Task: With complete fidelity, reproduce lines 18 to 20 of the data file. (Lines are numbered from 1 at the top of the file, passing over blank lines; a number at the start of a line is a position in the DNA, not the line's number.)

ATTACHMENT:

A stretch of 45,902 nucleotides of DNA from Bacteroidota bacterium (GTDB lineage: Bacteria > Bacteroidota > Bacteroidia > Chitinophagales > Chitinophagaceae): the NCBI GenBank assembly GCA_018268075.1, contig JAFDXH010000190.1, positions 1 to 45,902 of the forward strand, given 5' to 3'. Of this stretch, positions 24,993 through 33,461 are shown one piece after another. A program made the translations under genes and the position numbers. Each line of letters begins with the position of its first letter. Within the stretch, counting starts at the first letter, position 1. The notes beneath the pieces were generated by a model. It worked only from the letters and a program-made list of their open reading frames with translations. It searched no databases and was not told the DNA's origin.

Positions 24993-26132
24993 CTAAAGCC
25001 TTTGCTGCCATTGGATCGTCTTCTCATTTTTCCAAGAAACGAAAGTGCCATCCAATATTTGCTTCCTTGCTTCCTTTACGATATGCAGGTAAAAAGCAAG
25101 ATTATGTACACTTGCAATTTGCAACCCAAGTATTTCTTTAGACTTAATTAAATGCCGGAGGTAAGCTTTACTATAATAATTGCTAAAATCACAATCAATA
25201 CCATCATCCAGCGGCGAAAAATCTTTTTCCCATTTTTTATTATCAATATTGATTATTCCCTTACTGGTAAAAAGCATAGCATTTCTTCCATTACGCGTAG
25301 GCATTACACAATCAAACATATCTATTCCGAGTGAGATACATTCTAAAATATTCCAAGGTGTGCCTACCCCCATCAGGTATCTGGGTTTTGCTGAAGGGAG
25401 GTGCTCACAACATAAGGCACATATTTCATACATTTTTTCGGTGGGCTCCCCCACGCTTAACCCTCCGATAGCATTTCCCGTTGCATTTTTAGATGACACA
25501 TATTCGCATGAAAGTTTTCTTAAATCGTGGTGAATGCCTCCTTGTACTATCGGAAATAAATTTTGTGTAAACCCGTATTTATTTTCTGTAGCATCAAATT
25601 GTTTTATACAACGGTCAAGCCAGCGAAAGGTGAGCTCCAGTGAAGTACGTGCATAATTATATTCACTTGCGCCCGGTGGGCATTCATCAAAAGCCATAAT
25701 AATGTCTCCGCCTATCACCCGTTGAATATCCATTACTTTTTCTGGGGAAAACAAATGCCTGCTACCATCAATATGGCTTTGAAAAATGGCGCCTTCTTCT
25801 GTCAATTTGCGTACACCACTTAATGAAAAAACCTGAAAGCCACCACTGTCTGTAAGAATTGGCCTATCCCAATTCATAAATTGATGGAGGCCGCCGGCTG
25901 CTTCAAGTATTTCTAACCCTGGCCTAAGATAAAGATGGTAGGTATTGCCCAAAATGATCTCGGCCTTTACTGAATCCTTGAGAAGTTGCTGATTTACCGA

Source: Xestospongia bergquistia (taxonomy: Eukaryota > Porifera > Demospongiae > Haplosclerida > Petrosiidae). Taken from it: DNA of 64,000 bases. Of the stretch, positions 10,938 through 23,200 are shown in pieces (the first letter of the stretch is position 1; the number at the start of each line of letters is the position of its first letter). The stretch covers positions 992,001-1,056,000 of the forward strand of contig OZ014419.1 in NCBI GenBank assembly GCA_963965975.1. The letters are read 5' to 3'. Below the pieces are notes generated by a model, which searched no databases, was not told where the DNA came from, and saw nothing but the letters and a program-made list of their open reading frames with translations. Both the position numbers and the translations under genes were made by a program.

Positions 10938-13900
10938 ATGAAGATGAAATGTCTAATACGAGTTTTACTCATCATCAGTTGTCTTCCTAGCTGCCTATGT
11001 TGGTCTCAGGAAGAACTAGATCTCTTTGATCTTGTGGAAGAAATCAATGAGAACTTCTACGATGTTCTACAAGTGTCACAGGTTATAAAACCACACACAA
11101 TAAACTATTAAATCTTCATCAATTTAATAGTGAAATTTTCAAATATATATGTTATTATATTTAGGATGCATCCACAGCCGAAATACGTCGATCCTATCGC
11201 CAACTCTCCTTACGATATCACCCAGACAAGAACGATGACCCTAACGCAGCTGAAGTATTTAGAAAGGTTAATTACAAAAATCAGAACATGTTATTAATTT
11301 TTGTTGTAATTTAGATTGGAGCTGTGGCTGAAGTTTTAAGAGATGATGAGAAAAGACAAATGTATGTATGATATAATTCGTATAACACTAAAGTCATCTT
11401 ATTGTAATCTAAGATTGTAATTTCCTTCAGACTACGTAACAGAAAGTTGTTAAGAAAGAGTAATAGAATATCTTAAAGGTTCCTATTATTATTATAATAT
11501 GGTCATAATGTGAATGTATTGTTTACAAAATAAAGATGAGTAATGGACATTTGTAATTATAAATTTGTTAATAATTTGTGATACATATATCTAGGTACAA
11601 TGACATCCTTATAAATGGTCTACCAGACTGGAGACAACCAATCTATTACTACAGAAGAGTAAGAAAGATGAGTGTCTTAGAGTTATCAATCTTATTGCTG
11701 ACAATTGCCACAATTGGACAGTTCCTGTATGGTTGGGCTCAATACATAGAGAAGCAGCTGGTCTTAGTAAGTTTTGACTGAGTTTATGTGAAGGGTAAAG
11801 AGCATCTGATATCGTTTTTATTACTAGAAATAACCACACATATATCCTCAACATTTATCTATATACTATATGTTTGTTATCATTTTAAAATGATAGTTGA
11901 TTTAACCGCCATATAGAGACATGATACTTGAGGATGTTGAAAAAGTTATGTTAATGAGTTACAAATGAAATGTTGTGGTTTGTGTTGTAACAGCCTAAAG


11101 TAAACTATTAAATCTTCATCAATTTAATAGTGAAATTTTCAAATATATATGTTATTATATTTAGGATGCATCCACAGCCGAAATACGTCGATCCTATCGC
11201 CAACTCTCCTTACGATATCACCCAGACAAGAACGATGACCCTAACGCAGCTGAAGTATTTAGAAAGGTTAATTACAAAAATCAGAACATGTTATTAATTT
11301 TTGTTGTAATTTAGATTGGAGCTGTGGCTGAAGTTTTAAGAGATGATGAGAAAAGACAAATGTATGTATGATATAATTCGTATAACACTAAAGTCATCTT